Week 1: Introduction
This letter is truly the most important piece in the New Testament. It is purest Gospel. It is well worth a Christian's while not only to memorize it word for word but also to occupy himself with it daily, as though it were the daily bread of the soul. It is impossible to read or to meditate on this letter too much or too well. The more one deals with it, the more precious it becomes and the better it tastes.
We find in this letter, then, the richest possible teaching about what a Christian should know: the meaning of law, Gospel, sin, punishment, grace, faith, justice, Christ, God, good works, love, hope and the cross. We learn how we are to act toward everyone, toward the virtuous and sinful, toward the strong and the weak, friend and foe, and toward ourselves. Paul bases everything firmly on Scripture and proves his points with examples from his own experience and from the Prophets, so that nothing more could be desired. Therefore it seems that St. Paul, in writing this letter, wanted to compose a summary of the whole of Christian and evangelical teaching which would also be an introduction to the whole Old Testament. Without doubt, whoever takes this letter to heart possesses the light and power of the Old Testament. Therefore each and every Christian should make this letter the habitual and constant object of his study. God grant us his grace to do so. Amen.
– Martin Luther, first and last paragraph of the preface of his commentary on Romans.
Saul to Paul Acts 9: 1-30
Jewish; Roman citizen; tentmaker; trained and skilled in classical rhetoric.
Epistle, or letter
Types of rhetoric:
Diplomatic, hortatory, paranetic, epideictic, philosophical diatribe. Form of address was based on the issue addressed and on the location of the speech – law court, assembly, ceremonial gathering. “Place” helped define “audience.”
Exploring the relationship of creation to the Creator
By around the year 58 or 60, though, Paul seems to have felt that he had done as much as he could do in the Greek East and was preparing to move on. When Paul wrote the Roman letter, it's the longest of all of his letters and the last one that he wrote, he was preparing to go to Rome. He was writing to Rome but he himself had never been there. We know who was carrying the letter. It's his house church patroness Phoebe who has gone ahead to Rome to prepare the way.... Paul is going to Rome to get the Christian communities at Rome to support him in a new endeavor to go to Spain...to start a new gentile mission in an area that had never before heard the preaching of Jesus. (http://www.pbs.org/wgbh/pages/frontline/shows/religion/first/missions.html)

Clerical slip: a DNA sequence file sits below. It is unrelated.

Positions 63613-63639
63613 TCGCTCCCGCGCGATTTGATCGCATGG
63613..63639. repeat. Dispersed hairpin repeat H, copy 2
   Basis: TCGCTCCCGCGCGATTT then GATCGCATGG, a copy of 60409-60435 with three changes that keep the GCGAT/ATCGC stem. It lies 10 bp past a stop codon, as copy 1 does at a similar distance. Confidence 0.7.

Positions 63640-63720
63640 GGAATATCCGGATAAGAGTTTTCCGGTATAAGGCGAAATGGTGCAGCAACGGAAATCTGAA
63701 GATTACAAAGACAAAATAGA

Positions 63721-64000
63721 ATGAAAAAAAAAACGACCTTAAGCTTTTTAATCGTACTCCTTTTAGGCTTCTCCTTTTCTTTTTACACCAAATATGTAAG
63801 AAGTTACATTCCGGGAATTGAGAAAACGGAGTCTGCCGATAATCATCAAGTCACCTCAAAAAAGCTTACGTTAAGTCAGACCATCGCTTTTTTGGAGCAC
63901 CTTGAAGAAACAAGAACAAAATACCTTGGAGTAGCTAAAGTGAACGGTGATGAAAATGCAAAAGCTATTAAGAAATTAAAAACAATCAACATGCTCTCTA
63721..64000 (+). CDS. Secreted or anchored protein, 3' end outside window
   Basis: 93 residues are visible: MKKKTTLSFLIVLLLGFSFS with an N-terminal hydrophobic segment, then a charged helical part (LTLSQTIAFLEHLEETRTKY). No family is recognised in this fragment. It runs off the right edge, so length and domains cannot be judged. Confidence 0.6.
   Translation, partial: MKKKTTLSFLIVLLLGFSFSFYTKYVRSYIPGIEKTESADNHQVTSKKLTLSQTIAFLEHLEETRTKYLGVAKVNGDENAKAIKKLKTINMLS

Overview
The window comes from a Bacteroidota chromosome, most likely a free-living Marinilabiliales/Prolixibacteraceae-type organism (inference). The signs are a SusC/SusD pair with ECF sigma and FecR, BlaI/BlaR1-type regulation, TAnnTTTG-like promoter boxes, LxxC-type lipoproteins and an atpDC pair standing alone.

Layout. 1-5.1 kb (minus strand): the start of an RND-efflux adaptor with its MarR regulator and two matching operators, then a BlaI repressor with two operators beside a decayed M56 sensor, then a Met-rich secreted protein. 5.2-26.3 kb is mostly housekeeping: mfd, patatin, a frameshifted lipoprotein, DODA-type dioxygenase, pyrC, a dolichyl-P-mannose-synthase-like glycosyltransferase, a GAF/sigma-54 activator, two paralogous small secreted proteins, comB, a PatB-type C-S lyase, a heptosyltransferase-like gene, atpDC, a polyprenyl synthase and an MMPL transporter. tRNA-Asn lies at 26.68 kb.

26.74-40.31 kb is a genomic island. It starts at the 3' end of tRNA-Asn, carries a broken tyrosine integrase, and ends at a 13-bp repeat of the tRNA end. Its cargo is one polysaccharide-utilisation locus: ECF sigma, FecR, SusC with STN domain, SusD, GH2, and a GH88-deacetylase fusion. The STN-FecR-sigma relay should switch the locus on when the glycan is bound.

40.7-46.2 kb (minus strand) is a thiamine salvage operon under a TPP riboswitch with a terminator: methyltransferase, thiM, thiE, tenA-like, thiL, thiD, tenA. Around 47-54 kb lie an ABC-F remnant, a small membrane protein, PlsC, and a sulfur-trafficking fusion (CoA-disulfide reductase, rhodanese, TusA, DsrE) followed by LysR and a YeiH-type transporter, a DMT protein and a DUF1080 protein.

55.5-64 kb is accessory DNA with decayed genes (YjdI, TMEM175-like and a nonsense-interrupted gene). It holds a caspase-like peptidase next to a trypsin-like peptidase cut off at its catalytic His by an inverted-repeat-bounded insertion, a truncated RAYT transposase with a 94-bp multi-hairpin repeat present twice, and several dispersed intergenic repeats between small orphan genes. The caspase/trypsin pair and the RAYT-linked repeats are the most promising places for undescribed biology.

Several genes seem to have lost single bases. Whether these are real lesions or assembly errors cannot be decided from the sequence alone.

Importance of Romans in Christian Thought
Augustine (354-430): The Roman Empire was crumbling and the structures which supported Christianity were tottering. Romans showed Augustine how to construct a view of human nature and the state that can survive the breakdown of civilization. (Achtemeier)
Luther and Calvin (1500-1600s): Romans informed them, at the outset of the Reformation, of the path to a clearer expression of the Lordship of Jesus Christ at a time when the church had exalted itself too highly. (Achtemeier)
Barth (20th century) When faith and culture became too intertwined, Romans led Barth to an understanding that God’s lordship “embodies a NO to human pretention and pride” and a resounding YES to “the healing judgment of God’s saving mercy.” (Achtemeier)
Wesley (mid 18th century): In the evening I went very unwillingly to a society in Aldersgate Street, where one was reading Luther's preface to the Epistle to the Romans. About a quarter before nine, while the leader was describing the change which God works in the heart through faith in Christ, I felt my heart strangely warmed. I felt I did trust in Christ alone for salvation; and an assurance was given me that He had taken away my sins, even mine, and saved me from the law of sin and death. (The Journal of John Wesley, May 24, 1738)
Important context and philosophies of the time:
1. Platonism, which divides the world into two distinct realms, the material and the spiritual. The material was transitory and the locus of evil. The spiritual was pure and perfect and the locus of God. Human nature was a mixture of the two elements. The human task, then, was to put aside the material (physical) and flee to the spiritual.